- enPR: wāl, IPA(key): /weɪl/, [weɪɫ]
Audio (US) (file)
- Rhymes: -eɪl
- Homophone: wale
- Homophone: whale (in accents with the wine-whine merger)
c. 1300, Middle English weilen, waylen (“to sob, cry, wail”), from Old Norse væla (“to wail”), from væ, vei (“woe”), from Proto-Germanic *wai (whence also Old English wā (“woe”) (English woe)), from Proto-Indo-European *wai.
The verb is first attested in the intransitive sense; the transitive sense developed in mid-14th c.. The noun came from the verb.
- (intransitive) To cry out, as in sorrow or anguish.
- (intransitive) To weep, lament persistently or bitterly.
- (intransitive) To make a noise like mourning or crying.
- The wind wailed and the rain streamed down.
- (transitive) To lament; to bewail; to grieve over.
- to wail one's death
- 1595 December 9 (first known performance), William Shakespeare, “The life and death of King Richard the Second”, in Mr. William Shakespeares Comedies, Histories, & Tragedies: Published According to the True Originall Copies (First Folio), London: […] Isaac Iaggard, and Ed[ward] Blount, published 1623, OCLC 606515358, [Act 3, scene 2]:
- My lord, wise men ne'er sit and wail their woes
- (slang, music) To perform with great liveliness and force.
- 1999, Lewis A. Erenberg, Swingin' the Dream: Big Band Jazz and the Rebirth of American Culture, page 111:
- At Boston's Roseland, as "the Count's band was wailing," he grabbed Mamie, an avid dancer. The "band was screaming when she kicked off her shoes and got barefooted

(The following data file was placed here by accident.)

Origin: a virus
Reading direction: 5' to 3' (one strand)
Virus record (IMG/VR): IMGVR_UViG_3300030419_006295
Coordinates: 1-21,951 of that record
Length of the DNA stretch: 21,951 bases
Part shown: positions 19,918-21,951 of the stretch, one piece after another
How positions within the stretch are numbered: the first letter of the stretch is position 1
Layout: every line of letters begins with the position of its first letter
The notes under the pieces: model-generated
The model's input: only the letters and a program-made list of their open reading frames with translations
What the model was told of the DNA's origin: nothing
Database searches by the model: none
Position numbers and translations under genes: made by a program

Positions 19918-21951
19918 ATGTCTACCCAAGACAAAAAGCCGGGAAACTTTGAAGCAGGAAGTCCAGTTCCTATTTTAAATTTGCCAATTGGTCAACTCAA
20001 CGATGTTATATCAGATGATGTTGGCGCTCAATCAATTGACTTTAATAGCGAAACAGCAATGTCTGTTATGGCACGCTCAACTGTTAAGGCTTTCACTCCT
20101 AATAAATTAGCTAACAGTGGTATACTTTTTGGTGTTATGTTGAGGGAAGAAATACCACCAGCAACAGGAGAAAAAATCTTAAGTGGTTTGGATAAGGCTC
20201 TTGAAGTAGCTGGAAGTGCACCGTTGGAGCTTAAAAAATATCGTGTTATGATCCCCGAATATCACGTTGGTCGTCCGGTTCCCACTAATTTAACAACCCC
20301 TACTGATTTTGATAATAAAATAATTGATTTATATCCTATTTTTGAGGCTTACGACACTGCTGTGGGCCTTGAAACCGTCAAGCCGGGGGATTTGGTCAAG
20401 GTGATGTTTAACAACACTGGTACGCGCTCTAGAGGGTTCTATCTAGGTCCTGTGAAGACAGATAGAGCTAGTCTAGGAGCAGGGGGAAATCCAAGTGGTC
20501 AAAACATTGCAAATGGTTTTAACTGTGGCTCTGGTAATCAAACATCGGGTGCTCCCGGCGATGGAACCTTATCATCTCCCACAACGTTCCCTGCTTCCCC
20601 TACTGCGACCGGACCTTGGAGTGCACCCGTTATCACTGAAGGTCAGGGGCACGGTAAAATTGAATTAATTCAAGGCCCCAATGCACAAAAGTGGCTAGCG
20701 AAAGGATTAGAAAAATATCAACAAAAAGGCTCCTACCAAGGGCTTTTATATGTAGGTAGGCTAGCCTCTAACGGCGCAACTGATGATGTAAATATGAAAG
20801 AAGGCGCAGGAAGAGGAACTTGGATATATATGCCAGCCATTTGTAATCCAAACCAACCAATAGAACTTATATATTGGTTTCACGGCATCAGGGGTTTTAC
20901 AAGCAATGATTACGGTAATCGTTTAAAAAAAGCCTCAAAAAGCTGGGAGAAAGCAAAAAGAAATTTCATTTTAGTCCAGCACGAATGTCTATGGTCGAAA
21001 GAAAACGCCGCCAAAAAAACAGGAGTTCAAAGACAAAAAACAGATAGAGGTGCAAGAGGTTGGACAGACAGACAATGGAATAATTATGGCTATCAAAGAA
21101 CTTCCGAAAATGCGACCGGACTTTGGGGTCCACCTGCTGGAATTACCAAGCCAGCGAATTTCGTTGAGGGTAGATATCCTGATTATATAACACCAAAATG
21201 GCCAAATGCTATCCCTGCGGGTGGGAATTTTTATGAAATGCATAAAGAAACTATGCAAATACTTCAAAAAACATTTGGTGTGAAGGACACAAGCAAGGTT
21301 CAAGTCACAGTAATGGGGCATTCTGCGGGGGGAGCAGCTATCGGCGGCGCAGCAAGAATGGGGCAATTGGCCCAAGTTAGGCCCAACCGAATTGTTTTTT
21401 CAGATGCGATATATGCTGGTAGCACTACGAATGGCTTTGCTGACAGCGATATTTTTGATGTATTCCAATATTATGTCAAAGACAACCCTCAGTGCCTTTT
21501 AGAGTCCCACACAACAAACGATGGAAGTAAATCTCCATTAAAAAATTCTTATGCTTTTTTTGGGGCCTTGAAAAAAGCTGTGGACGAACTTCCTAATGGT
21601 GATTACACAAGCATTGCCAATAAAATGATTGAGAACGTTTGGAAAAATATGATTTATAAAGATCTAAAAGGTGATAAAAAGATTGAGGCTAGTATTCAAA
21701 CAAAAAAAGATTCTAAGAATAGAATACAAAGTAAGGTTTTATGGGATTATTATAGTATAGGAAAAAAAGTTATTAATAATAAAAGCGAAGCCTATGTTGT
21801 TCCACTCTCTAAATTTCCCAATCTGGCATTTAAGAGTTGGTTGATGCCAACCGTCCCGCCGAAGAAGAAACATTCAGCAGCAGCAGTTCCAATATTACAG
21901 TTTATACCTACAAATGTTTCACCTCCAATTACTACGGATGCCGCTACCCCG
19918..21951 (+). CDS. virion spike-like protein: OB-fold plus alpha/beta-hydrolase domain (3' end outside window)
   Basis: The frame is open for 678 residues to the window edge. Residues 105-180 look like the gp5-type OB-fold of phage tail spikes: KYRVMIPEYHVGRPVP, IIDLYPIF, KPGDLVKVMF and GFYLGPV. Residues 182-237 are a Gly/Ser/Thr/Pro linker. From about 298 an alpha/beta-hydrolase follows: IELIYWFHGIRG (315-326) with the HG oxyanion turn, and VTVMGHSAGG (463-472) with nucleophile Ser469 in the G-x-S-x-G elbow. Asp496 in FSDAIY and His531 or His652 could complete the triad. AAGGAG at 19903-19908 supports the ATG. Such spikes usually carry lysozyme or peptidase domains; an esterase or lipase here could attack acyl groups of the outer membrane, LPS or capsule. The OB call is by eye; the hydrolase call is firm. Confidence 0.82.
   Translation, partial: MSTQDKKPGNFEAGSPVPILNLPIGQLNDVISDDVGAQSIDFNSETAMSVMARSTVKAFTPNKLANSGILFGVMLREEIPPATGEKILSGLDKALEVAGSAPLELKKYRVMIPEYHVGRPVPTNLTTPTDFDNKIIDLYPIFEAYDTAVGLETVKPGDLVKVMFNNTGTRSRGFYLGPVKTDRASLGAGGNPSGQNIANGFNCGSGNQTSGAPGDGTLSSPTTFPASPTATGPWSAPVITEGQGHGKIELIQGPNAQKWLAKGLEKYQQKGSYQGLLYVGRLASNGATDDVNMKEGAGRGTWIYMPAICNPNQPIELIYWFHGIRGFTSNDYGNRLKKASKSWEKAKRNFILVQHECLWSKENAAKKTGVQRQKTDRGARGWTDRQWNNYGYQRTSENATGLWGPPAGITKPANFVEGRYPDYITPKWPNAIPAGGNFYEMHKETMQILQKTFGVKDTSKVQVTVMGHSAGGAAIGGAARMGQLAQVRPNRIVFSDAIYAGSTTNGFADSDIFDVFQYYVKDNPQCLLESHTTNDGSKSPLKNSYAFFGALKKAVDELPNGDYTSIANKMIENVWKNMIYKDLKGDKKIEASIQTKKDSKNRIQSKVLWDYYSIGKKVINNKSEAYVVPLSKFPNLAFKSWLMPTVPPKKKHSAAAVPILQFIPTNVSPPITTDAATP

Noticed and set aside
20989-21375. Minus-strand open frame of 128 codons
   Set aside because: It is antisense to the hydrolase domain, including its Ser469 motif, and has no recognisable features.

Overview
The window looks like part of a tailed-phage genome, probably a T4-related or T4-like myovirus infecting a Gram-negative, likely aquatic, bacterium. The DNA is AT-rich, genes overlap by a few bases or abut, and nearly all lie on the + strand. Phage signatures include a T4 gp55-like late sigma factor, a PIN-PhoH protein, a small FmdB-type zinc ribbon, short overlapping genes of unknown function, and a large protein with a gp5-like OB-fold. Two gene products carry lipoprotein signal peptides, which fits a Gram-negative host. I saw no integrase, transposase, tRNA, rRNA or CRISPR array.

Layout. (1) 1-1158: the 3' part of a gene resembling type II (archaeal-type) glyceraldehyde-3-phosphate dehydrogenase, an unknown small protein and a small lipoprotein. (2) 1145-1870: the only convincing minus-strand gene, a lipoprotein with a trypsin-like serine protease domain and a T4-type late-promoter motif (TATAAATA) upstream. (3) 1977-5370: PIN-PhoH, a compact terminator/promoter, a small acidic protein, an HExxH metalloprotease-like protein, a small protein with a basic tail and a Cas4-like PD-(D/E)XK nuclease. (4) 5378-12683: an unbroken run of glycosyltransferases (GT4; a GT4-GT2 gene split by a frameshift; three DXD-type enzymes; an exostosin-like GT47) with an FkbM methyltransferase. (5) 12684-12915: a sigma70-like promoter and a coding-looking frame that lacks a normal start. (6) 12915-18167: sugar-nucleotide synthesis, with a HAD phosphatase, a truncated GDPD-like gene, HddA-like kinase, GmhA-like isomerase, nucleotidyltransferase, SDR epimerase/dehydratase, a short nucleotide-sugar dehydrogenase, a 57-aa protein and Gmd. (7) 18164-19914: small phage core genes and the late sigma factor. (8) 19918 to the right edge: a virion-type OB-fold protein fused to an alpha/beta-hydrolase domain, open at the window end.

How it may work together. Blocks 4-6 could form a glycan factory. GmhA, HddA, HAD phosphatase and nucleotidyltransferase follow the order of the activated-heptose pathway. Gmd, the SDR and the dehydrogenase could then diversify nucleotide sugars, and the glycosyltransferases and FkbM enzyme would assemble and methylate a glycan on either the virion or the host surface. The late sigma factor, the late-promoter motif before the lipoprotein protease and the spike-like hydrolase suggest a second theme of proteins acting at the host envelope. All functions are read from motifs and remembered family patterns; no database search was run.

- 2012, Robert Lewis Barrett, A Portrait of the First Born As a Child, page 377:
- The band was really wailing as we quickly made our dance moves in a most provocative manner.
- The translations below need to be checked and inserted above into the appropriate translation tables, removing any numbers. Numbers do not necessarily match those in definitions. See instructions at Wiktionary:Entry layout § Translations.
wail (plural wails)
- A prolonged cry, usually high-pitched, especially as of grief or anguish. [from 15th c.]
- She let out a loud, doleful wail.
- Any similar sound as of lamentation; a howl.
- The wail of snow-dark winter winds.
- A bird's wail in the night.
- A sound made by emergency vehicle sirens, contrasted with "yelp" which is higher-pitched and faster.
- (obsolete) Synonym of
- wail in Webster’s Revised Unabridged Dictionary, G. & C. Merriam, 1913.
- wail in The Century Dictionary, New York, N.Y.: The Century Co., 1911.
- wail at OneLook Dictionary Search
- James T. Collins, The Historical Relationships of the Languages of Central Maluku, Indonesia (1983), page 70